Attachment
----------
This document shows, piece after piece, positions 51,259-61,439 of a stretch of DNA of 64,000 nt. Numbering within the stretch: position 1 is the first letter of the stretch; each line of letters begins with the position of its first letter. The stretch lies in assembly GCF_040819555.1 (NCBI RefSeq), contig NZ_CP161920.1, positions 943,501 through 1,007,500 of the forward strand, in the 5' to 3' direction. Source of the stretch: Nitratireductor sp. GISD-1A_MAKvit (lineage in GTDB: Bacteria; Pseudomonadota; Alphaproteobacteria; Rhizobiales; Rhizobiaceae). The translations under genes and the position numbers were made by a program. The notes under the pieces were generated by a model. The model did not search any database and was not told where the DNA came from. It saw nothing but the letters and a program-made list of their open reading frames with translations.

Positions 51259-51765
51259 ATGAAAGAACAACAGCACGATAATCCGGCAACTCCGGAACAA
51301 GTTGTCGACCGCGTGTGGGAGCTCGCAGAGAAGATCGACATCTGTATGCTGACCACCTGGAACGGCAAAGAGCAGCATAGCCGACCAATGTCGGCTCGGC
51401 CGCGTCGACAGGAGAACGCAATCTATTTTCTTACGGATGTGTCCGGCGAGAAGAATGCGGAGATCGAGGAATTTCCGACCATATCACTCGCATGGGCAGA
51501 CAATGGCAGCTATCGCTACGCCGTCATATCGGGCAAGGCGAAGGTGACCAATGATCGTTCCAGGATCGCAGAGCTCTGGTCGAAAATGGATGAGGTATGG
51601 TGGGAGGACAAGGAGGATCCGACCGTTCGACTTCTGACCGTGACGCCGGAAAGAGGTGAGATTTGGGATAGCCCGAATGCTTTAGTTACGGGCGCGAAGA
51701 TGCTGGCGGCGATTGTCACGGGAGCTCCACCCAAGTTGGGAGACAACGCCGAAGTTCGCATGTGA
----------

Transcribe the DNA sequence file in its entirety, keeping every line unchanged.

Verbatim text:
This document shows, piece after piece, positions 51,259-61,439 of a stretch of DNA of 64,000 nt. Numbering within the stretch: position 1 is the first letter of the stretch; each line of letters begins with the position of its first letter. The stretch lies in assembly GCF_040819555.1 (NCBI RefSeq), contig NZ_CP161920.1, positions 943,501 through 1,007,500 of the forward strand, in the 5' to 3' direction. Source of the stretch: Nitratireductor sp. GISD-1A_MAKvit (lineage in GTDB: Bacteria; Pseudomonadota; Alphaproteobacteria; Rhizobiales; Rhizobiaceae). The translations under genes and the position numbers were made by a program. The notes under the pieces were generated by a model. The model did not search any database and was not told where the DNA came from. It saw nothing but the letters and a program-made list of their open reading frames with translations.

Positions 51259-51765
51259 ATGAAAGAACAACAGCACGATAATCCGGCAACTCCGGAACAA
51301 GTTGTCGACCGCGTGTGGGAGCTCGCAGAGAAGATCGACATCTGTATGCTGACCACCTGGAACGGCAAAGAGCAGCATAGCCGACCAATGTCGGCTCGGC
51401 CGCGTCGACAGGAGAACGCAATCTATTTTCTTACGGATGTGTCCGGCGAGAAGAATGCGGAGATCGAGGAATTTCCGACCATATCACTCGCATGGGCAGA
51501 CAATGGCAGCTATCGCTACGCCGTCATATCGGGCAAGGCGAAGGTGACCAATGATCGTTCCAGGATCGCAGAGCTCTGGTCGAAAATGGATGAGGTATGG
51601 TGGGAGGACAAGGAGGATCCGACCGTTCGACTTCTGACCGTGACGCCGGAAAGAGGTGAGATTTGGGATAGCCCGAATGCTTTAGTTACGGGCGCGAAGA
51701 TGCTGGCGGCGATTGTCACGGGAGCTCCACCCAAGTTGGGAGACAACGCCGAAGTTCGCATGTGA